Automakers Face Potentially Massive Race-Discrimination Class-Action Lawsuit Thanks to Obama Administration

“Decisions on which car dealerships to close as part of the auto industry bailout — closures the Obama administration forced on General Motors and Chrysler — were based in part on race and gender, according to a report by Troubled Asset Relief Program Special Inspector General Neal M. Barofsky: ‘Dealerships were retained because they were recently appointed, were key wholesale parts dealers, or were minority- or woman-owned dealerships.’ Thus, to meet numbers forced on them by the Obama administration, General Motors and Chrysler were forced to shutter other, potentially more viable, dealerships. The livelihood of potentially tens of thousands of families was thus eliminated simply because their dealerships were not minority- or woman-owned.”

It’s likely that these race-based closures of auto dealerships violated Supreme Court rulings like Adarand Constructors v. Pena (1995), which say that the federal government can’t use race except to remedy the present effects of its own past discrimination, as I explain below. What this means is that terminated dealers could bring a billion-dollar class-action lawsuit challenging the use of race under 42 USC 1981 and the Constitution, based on cases like Gratz v. Bollinger (2003) (that Supreme Court decision let white college applicants bring a reverse-discrimination class action over a university’s use of race as a factor in admissions, even though it’s seldom clear in such cases exactly which white applicants would have gotten admitted if race hadn’t been used to admit some minorities).

This is just the latest harm the Administration has inflicted on automakers and dealers.  Its incredibly wasteful Cash-for-Clunkers program cost taxpayers and used-car and car-parts businesses billions, and drove up the cost of car-parts and used cars for dealers and consumers alike.

It doesn’t look like the automakers and the government have a valid defense to any lawsuit over the race-based car-dealership closures. There doesn’t seem to be any pattern or practice of discrimination against minorities in the auto industry that could conceivably have justified the use of race as a remedy under the Supreme Court’s Adarand decision (indeed, the automakers have long had affirmative action programs that provide a leg up to minority businesses), and in any event, the Obama administration doesn’t seem to have had any such remedial rationale in mind for using race. If it didn’t have a remedial rationale in mind for the closures, it can’t rely on one later, according to the Supreme Court’s ruling in Shaw v. Hunt (1996). And it can’t rely on a “diversity” rationale for using race (except in universities), according to federal appellate court rulings like Lutheran Church–Missouri Synod v. FCC, 141 F.3d 344 (D.C. Cir. 1998) and Messer v. Meno, 130 F.3d 130 (5th Cir. 1997). The government may be able to invoke sovereign immunity to limit any such liability to the terminated dealers, but the automakers won’t.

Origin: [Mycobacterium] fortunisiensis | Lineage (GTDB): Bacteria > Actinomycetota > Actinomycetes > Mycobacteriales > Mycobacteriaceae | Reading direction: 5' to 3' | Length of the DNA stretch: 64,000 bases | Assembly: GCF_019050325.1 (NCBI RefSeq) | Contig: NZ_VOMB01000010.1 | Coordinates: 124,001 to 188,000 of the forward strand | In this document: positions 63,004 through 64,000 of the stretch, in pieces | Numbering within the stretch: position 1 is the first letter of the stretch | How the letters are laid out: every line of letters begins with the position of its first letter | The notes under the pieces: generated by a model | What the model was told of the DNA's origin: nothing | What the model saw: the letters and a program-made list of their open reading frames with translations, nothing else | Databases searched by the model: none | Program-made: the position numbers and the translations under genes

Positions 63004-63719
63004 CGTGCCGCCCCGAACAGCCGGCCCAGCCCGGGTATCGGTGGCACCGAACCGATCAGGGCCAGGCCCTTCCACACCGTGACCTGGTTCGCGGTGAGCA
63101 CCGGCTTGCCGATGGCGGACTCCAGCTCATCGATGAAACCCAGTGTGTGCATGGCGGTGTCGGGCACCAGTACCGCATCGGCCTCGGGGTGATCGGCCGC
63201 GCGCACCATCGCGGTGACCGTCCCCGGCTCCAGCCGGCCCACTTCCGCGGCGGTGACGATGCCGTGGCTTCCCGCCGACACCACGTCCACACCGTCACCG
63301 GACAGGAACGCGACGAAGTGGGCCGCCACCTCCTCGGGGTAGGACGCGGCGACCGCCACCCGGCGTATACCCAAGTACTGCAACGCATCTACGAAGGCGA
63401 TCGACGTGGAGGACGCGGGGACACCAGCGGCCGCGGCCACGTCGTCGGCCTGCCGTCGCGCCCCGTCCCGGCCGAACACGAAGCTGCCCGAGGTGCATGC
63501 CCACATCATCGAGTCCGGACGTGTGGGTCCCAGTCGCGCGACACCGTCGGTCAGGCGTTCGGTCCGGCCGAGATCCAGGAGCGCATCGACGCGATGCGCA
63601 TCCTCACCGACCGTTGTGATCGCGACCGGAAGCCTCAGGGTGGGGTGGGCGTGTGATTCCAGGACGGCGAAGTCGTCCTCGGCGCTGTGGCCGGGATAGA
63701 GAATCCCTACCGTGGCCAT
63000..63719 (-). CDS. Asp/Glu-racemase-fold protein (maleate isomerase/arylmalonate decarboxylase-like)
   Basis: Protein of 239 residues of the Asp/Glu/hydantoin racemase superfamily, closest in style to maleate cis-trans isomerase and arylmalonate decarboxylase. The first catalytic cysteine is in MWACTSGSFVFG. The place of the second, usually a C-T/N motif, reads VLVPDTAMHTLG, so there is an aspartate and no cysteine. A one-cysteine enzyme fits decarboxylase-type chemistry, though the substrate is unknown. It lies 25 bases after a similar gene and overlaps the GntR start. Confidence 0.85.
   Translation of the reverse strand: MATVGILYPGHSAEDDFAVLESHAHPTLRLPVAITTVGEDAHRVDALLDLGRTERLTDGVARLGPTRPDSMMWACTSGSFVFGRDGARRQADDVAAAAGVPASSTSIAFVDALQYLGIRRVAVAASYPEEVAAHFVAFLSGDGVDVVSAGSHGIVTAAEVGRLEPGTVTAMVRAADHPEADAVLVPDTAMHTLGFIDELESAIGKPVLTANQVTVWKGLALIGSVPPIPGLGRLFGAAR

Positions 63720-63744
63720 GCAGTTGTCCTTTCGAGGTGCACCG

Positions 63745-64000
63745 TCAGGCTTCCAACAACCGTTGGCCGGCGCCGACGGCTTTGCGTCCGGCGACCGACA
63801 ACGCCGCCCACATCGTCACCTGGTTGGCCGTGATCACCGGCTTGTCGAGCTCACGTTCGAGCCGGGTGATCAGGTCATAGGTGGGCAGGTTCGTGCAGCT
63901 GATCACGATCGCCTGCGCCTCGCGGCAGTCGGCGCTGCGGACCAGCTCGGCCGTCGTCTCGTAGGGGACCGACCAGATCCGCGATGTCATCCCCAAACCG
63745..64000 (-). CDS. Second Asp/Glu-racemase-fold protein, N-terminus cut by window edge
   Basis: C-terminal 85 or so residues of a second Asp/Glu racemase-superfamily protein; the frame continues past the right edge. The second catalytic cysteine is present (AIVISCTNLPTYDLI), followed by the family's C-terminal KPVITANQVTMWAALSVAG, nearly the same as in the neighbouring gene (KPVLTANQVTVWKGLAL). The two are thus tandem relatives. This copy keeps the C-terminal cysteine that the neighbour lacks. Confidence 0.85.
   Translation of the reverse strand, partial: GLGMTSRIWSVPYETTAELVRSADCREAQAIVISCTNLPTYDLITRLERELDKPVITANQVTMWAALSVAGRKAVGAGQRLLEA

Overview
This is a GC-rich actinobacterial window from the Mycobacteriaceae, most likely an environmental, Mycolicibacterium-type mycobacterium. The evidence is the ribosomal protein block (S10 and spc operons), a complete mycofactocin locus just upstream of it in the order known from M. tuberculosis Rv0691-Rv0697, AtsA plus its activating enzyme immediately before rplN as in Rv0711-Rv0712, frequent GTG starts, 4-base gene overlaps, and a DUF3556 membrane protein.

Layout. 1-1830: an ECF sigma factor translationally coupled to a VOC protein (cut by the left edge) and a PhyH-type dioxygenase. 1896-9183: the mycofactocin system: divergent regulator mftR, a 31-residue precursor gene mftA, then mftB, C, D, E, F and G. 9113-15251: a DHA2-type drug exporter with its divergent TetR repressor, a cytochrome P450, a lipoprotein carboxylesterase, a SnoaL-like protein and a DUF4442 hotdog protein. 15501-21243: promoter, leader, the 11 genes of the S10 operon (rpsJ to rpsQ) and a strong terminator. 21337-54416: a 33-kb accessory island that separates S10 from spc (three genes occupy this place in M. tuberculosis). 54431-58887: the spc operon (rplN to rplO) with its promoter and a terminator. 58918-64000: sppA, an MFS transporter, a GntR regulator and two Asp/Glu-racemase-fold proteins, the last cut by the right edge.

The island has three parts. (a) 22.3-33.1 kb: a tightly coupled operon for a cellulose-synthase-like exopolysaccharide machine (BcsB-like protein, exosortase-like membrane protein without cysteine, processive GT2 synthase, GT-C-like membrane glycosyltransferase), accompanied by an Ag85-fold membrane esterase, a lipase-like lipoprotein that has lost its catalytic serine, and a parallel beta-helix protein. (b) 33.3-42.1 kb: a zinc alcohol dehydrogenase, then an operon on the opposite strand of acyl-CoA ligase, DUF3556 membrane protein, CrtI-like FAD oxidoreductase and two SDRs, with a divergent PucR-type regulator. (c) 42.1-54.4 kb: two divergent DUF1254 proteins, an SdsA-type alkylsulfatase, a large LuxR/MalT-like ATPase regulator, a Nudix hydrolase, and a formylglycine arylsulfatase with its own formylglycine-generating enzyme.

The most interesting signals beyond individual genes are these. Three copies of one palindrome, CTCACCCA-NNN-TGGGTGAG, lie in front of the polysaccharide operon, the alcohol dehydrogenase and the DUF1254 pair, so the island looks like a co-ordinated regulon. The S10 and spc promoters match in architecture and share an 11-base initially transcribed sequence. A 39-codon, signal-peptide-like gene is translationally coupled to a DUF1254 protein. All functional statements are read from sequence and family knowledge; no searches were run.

(Ironically, Cash-for-Clunkers, which was designed as welfare for the automakers, actually did virtually nothing for the U.S. automakers it was supposed to help, since it simply shifted auto purchases earlier, encouraging  Americans to buy cars earlier (during the program)  rather than later (after the program ended).  Indeed, it may actually have harmed GM and Ford, since their market share was lower during Cash-for-Clunkers than later on, when car buyers were turned off by Toyota’s safety recalls and bought more GM and Ford vehicles than before.  People who participated in Cash-for-Clunkers bought lots of Toyota vehicles as replacements, which did nothing for the U.S. automakers.)